If you’re considering a new software platform—like a CMMS or an EAM—for your facilities management (FM) team, now’s a great time to start thinking about software deployment. That’s the implementation of your customized FM-software instance.
A well-executed deployment, informed by industry best practices and personalized for your specific workflows, lays the foundation for your future FM success. Your deployment is a collaboration between your team and the software owner’s team in the months after you become a new customer.
Here are five questions to consider now about your future CMMS deployment.
Why is the deployment so important?
The software deployment is the delivery of your real-world, FM software instance, along with the promised benefits for your FM team. Those benefits include greater efficiency through automation, time- and cost-savings, streamlined workflows, improved reporting, and more accurate budgeting.
Your deployment is critical for a few other reasons:
- Someone in your company, possibly a facilities manager, recommended the purchase of your new FM software. That person’s reputation is on the line until the software starts producing desired results, including “early wins.” The faster the deployment, the faster those early wins.
- Those unfamiliar with software deployment may see it as a mechanical process, like a series of tasks. That perception changes when scarce resources are suddenly mobilized for the deployment, including personnel, time, money, planning, testing, approvals, and inputs from multiple departments, like accounting, finance, and HR. A deployment is not a simple process. It’s a big deal.
- Early in the deployment, the software owner’s team announces a Go Live date, signaling the completion of the deployment and the “cutover” to the customer’s management of their new software instance. That cutover is closely watched because it represents expectations, needs, reputation, and promises.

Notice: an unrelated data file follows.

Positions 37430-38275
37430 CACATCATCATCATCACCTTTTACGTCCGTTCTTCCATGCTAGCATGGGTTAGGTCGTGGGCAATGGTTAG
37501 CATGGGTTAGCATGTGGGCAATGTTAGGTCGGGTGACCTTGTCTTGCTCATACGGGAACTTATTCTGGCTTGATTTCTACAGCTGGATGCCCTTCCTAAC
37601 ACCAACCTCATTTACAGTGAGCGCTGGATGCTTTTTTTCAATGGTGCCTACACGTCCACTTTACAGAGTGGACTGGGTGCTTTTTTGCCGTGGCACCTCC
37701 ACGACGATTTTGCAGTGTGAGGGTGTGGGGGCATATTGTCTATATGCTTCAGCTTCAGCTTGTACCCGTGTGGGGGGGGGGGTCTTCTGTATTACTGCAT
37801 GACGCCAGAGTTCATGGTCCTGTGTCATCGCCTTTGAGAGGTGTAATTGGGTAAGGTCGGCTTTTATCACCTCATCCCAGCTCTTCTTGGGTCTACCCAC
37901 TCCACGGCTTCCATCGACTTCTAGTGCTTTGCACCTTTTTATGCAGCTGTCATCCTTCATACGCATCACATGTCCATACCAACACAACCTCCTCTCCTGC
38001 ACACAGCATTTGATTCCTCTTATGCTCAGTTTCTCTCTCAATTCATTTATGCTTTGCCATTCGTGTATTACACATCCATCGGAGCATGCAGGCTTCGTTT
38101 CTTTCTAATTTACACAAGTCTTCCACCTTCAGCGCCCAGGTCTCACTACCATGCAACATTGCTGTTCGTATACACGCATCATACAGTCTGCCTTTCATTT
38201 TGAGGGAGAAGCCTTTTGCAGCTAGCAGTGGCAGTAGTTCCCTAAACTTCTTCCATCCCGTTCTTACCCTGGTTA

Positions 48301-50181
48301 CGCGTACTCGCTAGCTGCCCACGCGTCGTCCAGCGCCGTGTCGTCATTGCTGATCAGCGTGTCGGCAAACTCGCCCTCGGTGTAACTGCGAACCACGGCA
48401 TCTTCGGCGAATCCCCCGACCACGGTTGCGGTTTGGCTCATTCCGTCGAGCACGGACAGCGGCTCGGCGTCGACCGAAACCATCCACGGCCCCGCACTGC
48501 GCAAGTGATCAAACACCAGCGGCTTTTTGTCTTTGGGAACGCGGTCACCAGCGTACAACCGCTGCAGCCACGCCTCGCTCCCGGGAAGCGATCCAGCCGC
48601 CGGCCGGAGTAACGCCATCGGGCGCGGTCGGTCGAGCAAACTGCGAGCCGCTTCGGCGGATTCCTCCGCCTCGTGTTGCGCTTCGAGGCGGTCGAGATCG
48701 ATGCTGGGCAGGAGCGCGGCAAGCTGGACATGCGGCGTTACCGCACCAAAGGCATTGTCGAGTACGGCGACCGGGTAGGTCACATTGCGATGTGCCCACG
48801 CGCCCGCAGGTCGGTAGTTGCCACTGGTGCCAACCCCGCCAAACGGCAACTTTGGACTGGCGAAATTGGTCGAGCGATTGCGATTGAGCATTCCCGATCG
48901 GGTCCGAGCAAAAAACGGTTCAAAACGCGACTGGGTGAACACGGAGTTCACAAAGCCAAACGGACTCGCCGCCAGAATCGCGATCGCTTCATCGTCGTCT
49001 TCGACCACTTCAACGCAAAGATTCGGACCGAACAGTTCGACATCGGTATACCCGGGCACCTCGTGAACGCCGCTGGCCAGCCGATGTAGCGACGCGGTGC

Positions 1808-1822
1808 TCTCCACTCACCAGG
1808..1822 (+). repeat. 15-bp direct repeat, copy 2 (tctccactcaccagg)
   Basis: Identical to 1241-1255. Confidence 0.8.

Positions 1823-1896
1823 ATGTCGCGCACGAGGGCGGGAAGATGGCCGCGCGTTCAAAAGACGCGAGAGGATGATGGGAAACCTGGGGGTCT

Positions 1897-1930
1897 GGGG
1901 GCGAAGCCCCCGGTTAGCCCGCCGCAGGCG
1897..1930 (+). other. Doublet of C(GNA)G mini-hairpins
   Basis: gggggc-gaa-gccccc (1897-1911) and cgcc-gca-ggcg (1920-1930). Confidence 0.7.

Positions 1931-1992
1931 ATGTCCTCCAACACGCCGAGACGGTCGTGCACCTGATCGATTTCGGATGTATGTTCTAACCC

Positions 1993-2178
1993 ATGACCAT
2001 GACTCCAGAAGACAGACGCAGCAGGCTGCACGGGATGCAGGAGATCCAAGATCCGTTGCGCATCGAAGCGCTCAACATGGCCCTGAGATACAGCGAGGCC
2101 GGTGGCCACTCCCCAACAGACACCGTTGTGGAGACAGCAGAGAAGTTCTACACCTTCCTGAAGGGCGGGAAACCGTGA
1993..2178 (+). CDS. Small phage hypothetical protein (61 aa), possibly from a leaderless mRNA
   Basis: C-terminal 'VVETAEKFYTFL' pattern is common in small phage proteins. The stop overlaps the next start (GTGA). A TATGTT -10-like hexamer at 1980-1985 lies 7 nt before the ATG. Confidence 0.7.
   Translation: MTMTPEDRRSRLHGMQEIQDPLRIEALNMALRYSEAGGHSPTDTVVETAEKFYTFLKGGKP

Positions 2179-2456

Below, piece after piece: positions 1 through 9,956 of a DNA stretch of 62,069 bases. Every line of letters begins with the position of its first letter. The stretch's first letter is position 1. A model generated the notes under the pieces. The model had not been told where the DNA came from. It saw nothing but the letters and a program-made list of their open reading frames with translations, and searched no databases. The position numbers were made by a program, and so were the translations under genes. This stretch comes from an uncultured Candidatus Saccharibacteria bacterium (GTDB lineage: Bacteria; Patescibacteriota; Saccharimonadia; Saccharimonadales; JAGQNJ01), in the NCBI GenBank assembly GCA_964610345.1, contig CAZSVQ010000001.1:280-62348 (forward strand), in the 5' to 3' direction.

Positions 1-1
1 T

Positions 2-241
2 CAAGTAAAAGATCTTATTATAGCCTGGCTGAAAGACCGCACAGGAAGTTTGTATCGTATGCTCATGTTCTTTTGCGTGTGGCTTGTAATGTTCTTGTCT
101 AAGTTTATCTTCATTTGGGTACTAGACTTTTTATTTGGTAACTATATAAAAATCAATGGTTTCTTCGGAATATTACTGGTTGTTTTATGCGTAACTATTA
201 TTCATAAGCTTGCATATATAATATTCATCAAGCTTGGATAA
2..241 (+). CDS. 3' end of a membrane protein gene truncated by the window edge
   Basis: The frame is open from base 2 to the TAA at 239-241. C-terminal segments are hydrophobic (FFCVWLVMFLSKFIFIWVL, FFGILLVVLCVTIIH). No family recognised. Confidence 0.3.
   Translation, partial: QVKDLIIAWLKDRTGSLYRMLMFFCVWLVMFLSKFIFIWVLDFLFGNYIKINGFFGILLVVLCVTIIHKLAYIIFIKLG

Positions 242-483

Who represents the customer during the deployment?
In a Corrigo deployment, the Customer Project Team includes four roles, each with specific responsibilities as follows:
Project Sponsor – Main point of contact for customer decision-making and escalations. Supports the Project Team and signs off on deliverables.
Project Coordinator – Manages the project schedule, scope, and issues with the Deployment Project Manager. Coordinates client resources and decisions.
System Administrator – Takes ownership of the software instance at cutover. Responsible for changes to workflows and system configuration, along with requests to add/change roles, permissions, etc.
Training Lead – In a “train the trainer” situation, the Training Lead receives training and then trains the specific job roles responsible for Corrigo after the cutover.
How long will deployment take?
The duration of your deployment will be a function of the scope and complexity of your FM operations, workflows, software integrations, reporting, service providers and more.
Most customers need to connect their instance to other, internal business-software programs used by their accounting, finance, or HR departments. Custom deployments are often complex, require experts, and lengthen deployment timelines.
For customers with a moderate level of complexity and integrations, a Corrigo deployment will be about 120 days. For those with large FM operations, distributed footprints, and complex business needs, the deployment timeline would be longer.
How can new customers accelerate deployment?
Refine the scope of your deployment. What is the minimal viable product you need the first day of the cutover? Can additional features be added later? Reducing scope often results in faster deployments.
Get started now. New Corrigo customers are asked early in the process to complete an Account Questionnaire and Data Request Package (DRP). Completing them quickly speeds up the deployment timeline and the all-important Go Live date.
Appoint an engaged Project Sponsor who is equal parts advocate, cheerleader, promoter, and leader. The Project Sponsor motivates team members, promotes the benefits of the FM software, and keeps the customer team focused on the Go Live date.
How can we get early wins after the deployment is over?
A successful deployment follows a crawl-walk-run strategy. During user acceptance testing, set a goal of creating and dispatching five work orders in your staging environment, so that on cutover day, you can do the same thing with ease and confidence in your real-world, production environment
Your deployment is necessary for harnessing the power of your new facilities management software and capturing the benefits it offers. Learn more about FM software deployments by downloading our new Facility Manager’s Guide to Corrigo Deployments.